Like many children, 10-year-old Nancy Hewings loves sports and playing out with her friends – but breathing problems her family believe are linked to toxic air where she lives can leave her so ill she is unable to even go to school.

Nancy is one of an estimated 2.3 million people in the UK who have reported breathlessness in the last six months due to air pollution, according to research.

Charity Asthma + Lung UK, in a survey carried out by YouGov, found 15 per cent of Britons with a lung condition and 6 per cent who have never been diagnosed with such a condition had reported an episode of breathlessness they believed was triggered by air pollution in the last six months.

Nancy lives in Haringey, north London, where at the age of four she developed breathing problems and was diagnosed with pneumonia. She had become listless and fatigued over a period of weeks which confounded doctors, until a chest X-ray revealed the condition. By age six, she was diagnosed with asthma.

Her father, Robin Hewings, believes his daughter’s conditions may have been caused by air pollution and has noted her symptoms flare up on days when the air quality is poor. It causes her to get breathless, exhausting her for days.

“It’s scary in the moment when she can’t catch her breath, the other scary thing is the long term point about whether she is missing out on things because of air pollution or whether her lungs are damaged,” Mr Hewings told i.

The Asthma + Lung UK research comes after a stark report from Imperial College London released earlier this week, which drew together more than 35,000 studies on air pollution, found toxic air causes wide-ranging impacts at all stages of life.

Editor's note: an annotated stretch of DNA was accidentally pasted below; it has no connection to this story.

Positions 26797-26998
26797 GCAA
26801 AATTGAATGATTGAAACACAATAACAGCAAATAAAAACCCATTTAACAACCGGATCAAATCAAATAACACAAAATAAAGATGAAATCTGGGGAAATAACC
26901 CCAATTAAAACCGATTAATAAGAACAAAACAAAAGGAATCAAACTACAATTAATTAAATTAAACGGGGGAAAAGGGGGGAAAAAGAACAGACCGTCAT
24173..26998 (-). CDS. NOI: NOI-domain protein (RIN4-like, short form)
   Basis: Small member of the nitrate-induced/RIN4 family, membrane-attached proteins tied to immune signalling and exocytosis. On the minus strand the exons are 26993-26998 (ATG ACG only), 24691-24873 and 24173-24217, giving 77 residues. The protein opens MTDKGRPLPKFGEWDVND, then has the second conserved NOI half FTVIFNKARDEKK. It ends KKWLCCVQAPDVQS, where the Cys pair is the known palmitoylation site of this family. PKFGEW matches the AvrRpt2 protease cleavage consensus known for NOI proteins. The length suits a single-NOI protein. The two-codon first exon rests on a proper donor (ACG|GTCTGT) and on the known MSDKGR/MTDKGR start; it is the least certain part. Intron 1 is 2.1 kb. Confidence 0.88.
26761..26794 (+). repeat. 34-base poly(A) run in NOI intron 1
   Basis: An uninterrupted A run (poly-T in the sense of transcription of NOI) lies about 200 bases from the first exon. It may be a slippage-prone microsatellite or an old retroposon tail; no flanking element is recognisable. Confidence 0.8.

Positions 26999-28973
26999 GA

The report, commissioned by the Greater London Authority, found exposure to certain particles can lead to miscarriages, low sperm count and stunt children’s lung growth. Air pollution causes an estimated 29,000 to 43,000 premature deaths in the UK each year.

Mr Hewings said on heavily polluted days, Nancy’s asthma forces her to stay home from school. She also often has to miss out on activities she enjoys, including gymnastics and taking part in mile-long jogs with her classmates.

“It’s been a real blight, firstly it has impacted her health and also I think there have been a number of things she has missed out on – including coming home early from school camps, or playing outside.”

He often thinks about whether living in north London has led to a lasting impacts on her lungs.

“If she lived somewhere with perfect air, would she have developed asthma? I don’t know – but I do know that her asthma is really clearly exacerbated by the air pollution that she experiences.”

He said his wife and Nancy’s mother, Ellen, has also developed adult-onset asthma and both of their conditions clear considerably on family trips to the west of Ireland – where Nancy does not need to use her inhaler.

“When she is in Ireland, Nancy is much freer, she doesn’t have a constant worry about whether she will have a flare up with her asthma.”

The issue of air quality in the capital was highlighted by the death of nine-year-old Ella Kissi-Debrah, who suffered a fatal asthma attack in 2013.

A 2018 report found that unlawful levels of pollution found near Ella’s home in Lewisham contributed to her death.

Her mother, Rosamund Adoo Kissi-Debrah, has called air pollution a “public emergency”, urging for more education about the dangers.